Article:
Email: Phishing or Legit?
If you receive mail that purports to be from your email service provider telling you any of the following, it is more than likely a Phishing scam (the following are only a few of the things these emails will tell you).
If you look further down, below this list, there is more information and tips to help you discern if an email is legitimate or not. (I especially found the very last 2 lines, regarding hovering, to be most helpful).
1) Your account has been blocked
2) There has been unusual activity on your account
3) To update your account
4) To consent to the Electronic Communications Delivery Policy or your account will be deactivated
5) To upgrade your account
6) Your payment is overdue, sign in to Customer Central to confirm your payment
7) Your email address will be deleted
8) Your bill is ready to be viewed. Bogus emails may say this or something
."Please Read! Important message from <your email service provider>"
Dear <your email service provider> Customer,
Your June, 2012 <your email service provider> billing statement is ready for viewing. To view your bill, please download and extract the attachment. Enter your User Name and Password, and from the next screen select GO from the VIEW YOUR BILL option.
10) You get an email and the From address is <your email service provider>.User 11) A mail that purports to be from your email service provider which includes an attachment. Example: Download the attachments, complete the payment form to pay your July bill online and get your 50% Discount.
12) To update your credit card information and your service could be suspended if you fail to do so.
13) There was an issue with your last payment. You are required to validate your payment information in order to avoid service suspension. Update your payment methods. Update your credit card information as soon as possible.
14) <Your email service provider> has updated the online security contract. In order to get the last update click "Accept Terms Now" bellow and accept the "Terms & Conditions".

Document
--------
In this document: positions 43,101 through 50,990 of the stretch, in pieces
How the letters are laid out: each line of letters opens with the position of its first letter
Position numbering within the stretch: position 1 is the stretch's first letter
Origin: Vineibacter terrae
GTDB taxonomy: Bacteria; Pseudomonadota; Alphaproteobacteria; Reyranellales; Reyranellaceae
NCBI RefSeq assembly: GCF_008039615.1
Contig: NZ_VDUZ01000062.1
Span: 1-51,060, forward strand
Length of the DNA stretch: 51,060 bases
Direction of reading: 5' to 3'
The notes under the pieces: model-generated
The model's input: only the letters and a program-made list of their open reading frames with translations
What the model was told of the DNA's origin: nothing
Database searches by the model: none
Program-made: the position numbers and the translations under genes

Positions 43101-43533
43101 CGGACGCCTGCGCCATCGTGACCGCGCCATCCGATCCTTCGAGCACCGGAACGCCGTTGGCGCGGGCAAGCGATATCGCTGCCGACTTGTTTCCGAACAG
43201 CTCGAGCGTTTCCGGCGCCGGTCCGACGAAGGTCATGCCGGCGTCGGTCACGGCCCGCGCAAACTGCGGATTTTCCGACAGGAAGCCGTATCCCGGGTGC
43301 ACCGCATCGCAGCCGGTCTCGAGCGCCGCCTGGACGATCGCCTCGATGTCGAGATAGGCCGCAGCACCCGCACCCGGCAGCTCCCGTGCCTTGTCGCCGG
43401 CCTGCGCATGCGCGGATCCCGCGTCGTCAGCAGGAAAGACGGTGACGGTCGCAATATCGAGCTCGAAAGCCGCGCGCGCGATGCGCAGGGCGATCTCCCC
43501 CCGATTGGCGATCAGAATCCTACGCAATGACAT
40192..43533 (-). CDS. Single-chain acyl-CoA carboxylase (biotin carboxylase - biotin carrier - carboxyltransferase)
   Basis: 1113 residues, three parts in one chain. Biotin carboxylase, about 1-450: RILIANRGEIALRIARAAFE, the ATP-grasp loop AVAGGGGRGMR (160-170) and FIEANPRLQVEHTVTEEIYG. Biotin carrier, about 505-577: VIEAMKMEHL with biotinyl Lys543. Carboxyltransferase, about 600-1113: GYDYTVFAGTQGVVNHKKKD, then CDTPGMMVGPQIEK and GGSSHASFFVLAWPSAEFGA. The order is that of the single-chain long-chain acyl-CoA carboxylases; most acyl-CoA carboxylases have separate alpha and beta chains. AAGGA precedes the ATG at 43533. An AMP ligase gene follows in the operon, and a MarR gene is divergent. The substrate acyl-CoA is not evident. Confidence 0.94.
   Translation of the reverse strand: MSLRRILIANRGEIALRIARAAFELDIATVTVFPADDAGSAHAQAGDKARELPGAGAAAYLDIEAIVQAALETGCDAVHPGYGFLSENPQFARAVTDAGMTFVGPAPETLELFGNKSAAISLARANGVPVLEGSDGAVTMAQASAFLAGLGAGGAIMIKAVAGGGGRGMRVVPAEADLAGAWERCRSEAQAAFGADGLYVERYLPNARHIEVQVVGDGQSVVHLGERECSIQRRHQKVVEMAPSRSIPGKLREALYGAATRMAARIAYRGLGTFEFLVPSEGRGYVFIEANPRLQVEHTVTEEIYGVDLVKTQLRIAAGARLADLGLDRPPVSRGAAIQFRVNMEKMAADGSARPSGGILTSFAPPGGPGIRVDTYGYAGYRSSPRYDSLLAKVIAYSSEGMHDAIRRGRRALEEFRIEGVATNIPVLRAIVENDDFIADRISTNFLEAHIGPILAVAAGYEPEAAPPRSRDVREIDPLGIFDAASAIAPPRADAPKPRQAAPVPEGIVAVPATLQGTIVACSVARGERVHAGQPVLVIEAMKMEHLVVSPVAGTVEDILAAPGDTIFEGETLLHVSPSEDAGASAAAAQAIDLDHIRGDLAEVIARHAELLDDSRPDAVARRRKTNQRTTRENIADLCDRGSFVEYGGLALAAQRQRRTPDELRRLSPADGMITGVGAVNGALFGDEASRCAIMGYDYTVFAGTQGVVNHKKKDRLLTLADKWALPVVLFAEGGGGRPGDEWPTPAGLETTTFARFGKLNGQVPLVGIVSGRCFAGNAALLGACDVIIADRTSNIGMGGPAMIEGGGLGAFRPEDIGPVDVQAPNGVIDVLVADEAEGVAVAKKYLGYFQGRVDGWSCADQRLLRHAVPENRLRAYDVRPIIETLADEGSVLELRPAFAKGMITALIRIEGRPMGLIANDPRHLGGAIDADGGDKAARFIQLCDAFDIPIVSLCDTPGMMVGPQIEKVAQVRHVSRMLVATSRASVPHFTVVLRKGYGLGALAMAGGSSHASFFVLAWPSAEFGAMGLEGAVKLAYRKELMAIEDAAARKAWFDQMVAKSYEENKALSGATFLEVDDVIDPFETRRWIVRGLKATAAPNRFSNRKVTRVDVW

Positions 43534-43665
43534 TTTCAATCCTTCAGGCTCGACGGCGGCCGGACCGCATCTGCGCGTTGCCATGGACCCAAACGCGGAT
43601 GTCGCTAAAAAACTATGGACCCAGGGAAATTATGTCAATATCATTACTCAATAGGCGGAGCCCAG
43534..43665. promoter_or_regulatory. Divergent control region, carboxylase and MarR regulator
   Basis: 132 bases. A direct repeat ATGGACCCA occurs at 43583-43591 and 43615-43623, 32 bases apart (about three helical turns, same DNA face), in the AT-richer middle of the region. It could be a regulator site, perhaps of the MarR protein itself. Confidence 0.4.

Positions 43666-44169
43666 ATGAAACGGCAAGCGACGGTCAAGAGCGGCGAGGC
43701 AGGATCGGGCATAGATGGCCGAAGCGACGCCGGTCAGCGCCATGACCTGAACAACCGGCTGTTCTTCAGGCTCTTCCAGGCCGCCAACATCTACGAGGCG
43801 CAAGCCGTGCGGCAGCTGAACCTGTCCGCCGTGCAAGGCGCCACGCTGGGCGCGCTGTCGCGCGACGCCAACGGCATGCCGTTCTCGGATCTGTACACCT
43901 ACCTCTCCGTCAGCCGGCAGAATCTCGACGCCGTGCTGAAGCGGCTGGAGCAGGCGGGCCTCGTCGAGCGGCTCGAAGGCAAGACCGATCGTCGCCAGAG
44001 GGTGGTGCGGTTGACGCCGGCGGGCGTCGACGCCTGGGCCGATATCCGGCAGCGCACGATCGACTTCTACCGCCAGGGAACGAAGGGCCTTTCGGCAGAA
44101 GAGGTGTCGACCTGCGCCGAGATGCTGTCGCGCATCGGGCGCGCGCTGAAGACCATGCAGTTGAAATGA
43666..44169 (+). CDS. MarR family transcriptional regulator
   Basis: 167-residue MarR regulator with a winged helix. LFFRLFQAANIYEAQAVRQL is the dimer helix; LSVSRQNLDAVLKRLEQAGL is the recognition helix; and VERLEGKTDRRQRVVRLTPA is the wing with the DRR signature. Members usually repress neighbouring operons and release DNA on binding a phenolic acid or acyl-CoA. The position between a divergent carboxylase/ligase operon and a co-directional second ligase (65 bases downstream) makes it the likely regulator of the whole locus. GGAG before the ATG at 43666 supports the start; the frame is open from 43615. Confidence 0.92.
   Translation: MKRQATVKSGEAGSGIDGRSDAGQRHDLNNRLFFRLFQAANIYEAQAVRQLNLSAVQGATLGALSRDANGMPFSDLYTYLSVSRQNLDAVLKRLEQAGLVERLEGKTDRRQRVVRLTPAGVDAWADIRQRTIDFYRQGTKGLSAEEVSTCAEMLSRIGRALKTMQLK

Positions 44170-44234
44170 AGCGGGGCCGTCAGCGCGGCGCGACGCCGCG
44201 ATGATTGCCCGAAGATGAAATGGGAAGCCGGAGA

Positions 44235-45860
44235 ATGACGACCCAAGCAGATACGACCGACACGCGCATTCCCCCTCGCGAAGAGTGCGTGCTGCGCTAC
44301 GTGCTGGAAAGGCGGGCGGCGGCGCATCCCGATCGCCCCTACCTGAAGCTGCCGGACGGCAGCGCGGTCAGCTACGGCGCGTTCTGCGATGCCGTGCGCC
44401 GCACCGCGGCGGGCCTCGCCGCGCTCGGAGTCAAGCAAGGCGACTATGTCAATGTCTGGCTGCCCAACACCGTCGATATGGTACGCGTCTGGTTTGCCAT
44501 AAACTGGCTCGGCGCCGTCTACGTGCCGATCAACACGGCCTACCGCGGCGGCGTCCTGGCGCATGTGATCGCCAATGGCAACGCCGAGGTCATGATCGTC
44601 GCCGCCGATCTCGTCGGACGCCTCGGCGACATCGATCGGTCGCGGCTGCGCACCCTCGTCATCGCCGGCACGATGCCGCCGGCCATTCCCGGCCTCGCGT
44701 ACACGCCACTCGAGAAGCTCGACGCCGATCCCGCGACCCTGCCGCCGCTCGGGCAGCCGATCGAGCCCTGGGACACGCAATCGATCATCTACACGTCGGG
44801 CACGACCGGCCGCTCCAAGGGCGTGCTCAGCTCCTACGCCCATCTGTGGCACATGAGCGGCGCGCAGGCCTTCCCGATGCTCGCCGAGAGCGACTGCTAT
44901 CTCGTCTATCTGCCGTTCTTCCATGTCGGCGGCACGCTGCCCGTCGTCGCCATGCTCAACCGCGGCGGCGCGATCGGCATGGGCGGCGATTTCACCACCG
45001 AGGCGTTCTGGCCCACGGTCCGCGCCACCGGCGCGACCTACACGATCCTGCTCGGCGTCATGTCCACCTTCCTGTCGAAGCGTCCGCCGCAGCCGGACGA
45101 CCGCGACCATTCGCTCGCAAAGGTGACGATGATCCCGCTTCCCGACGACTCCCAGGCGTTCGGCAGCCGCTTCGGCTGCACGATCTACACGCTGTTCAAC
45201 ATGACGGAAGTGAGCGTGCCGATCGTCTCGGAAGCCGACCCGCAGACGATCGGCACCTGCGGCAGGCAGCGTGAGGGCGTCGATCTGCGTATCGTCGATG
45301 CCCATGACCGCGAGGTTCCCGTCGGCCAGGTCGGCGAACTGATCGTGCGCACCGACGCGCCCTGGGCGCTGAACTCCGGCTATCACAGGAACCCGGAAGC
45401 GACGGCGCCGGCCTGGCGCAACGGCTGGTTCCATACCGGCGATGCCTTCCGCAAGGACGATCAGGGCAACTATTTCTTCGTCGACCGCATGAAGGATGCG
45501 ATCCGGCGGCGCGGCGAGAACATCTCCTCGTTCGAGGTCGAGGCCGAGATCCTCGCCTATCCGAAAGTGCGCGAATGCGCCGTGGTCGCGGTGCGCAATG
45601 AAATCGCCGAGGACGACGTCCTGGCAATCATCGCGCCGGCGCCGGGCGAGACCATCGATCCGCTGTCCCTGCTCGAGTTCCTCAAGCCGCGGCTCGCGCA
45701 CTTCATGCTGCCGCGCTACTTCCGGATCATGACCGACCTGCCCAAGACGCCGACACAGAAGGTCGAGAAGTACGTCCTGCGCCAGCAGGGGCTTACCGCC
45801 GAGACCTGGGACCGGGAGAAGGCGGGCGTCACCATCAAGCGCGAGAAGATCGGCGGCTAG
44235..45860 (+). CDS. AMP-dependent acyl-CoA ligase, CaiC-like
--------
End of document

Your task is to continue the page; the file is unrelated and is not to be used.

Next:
15) Our Security Department has been receiving complains about your email account and we are sending you this notification before we terminate your account.
16) Dear <your email service provider> User, Your E-mail account has exceeded its limit and needs to be verified, if not verified within 24 hours; we shall suspend your account. CLICK HERE to verify your email account now.
17) Your immediate attention is required. Our billing department has identified that there is an unpaid supplementary fee of $25.00 on your Internet Services. [Login to Customer Central] You must Log In as the Administrator/Parent account holder. If payment is not completed by [July 03, 2013] - we will be forced to suspend your account indefinitely. We are currently investigating this issue, if it is a system error, you may disregard this message.
18) A DGTFX Virus has been detected in your email folders and threatens to deactivate your email account if you don't send your email address, full name, password and phone number.
THERE IS NO SUCH THING AS A DGTFX virus. It’s just a string of letters somebody dreamed up to try and make their phishing campaign more believable. If you do a search for it, the only thing that will turn up in the results are numerous "this is a phishing scam".
19) Failure to do anything else that will result in your service being suspended